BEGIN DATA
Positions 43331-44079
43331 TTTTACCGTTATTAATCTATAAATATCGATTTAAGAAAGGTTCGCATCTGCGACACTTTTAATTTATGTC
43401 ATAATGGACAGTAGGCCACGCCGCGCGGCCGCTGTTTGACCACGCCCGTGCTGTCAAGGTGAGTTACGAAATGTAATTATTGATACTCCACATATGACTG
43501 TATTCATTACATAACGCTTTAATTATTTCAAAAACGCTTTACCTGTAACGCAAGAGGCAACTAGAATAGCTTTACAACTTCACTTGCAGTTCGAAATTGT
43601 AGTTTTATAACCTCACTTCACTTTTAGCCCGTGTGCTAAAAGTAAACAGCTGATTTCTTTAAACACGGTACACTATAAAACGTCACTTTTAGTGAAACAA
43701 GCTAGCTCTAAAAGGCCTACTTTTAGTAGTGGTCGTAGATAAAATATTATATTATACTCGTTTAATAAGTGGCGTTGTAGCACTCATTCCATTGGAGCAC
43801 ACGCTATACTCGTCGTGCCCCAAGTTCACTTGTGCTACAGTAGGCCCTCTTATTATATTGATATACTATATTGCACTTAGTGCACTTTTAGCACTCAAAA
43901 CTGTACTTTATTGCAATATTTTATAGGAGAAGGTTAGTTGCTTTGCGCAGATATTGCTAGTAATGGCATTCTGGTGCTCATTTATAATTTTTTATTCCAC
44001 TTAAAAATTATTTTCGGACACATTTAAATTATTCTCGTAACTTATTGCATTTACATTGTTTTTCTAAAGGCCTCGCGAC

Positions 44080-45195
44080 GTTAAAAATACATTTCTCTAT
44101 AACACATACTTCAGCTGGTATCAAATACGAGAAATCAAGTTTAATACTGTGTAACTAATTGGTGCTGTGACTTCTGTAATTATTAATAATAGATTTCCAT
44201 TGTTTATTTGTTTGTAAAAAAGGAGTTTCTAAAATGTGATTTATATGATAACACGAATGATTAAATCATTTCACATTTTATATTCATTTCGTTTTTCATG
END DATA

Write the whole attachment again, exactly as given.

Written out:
Positions 43331-44079
43331 TTTTACCGTTATTAATCTATAAATATCGATTTAAGAAAGGTTCGCATCTGCGACACTTTTAATTTATGTC
43401 ATAATGGACAGTAGGCCACGCCGCGCGGCCGCTGTTTGACCACGCCCGTGCTGTCAAGGTGAGTTACGAAATGTAATTATTGATACTCCACATATGACTG
43501 TATTCATTACATAACGCTTTAATTATTTCAAAAACGCTTTACCTGTAACGCAAGAGGCAACTAGAATAGCTTTACAACTTCACTTGCAGTTCGAAATTGT
43601 AGTTTTATAACCTCACTTCACTTTTAGCCCGTGTGCTAAAAGTAAACAGCTGATTTCTTTAAACACGGTACACTATAAAACGTCACTTTTAGTGAAACAA
43701 GCTAGCTCTAAAAGGCCTACTTTTAGTAGTGGTCGTAGATAAAATATTATATTATACTCGTTTAATAAGTGGCGTTGTAGCACTCATTCCATTGGAGCAC
43801 ACGCTATACTCGTCGTGCCCCAAGTTCACTTGTGCTACAGTAGGCCCTCTTATTATATTGATATACTATATTGCACTTAGTGCACTTTTAGCACTCAAAA
43901 CTGTACTTTATTGCAATATTTTATAGGAGAAGGTTAGTTGCTTTGCGCAGATATTGCTAGTAATGGCATTCTGGTGCTCATTTATAATTTTTTATTCCAC
44001 TTAAAAATTATTTTCGGACACATTTAAATTATTCTCGTAACTTATTGCATTTACATTGTTTTTCTAAAGGCCTCGCGAC

Positions 44080-45195
44080 GTTAAAAATACATTTCTCTAT
44101 AACACATACTTCAGCTGGTATCAAATACGAGAAATCAAGTTTAATACTGTGTAACTAATTGGTGCTGTGACTTCTGTAATTATTAATAATAGATTTCCAT
44201 TGTTTATTTGTTTGTAAAAAAGGAGTTTCTAAAATGTGATTTATATGATAACACGAATGATTAAATCATTTCACATTTTATATTCATTTCGTTTTTCATG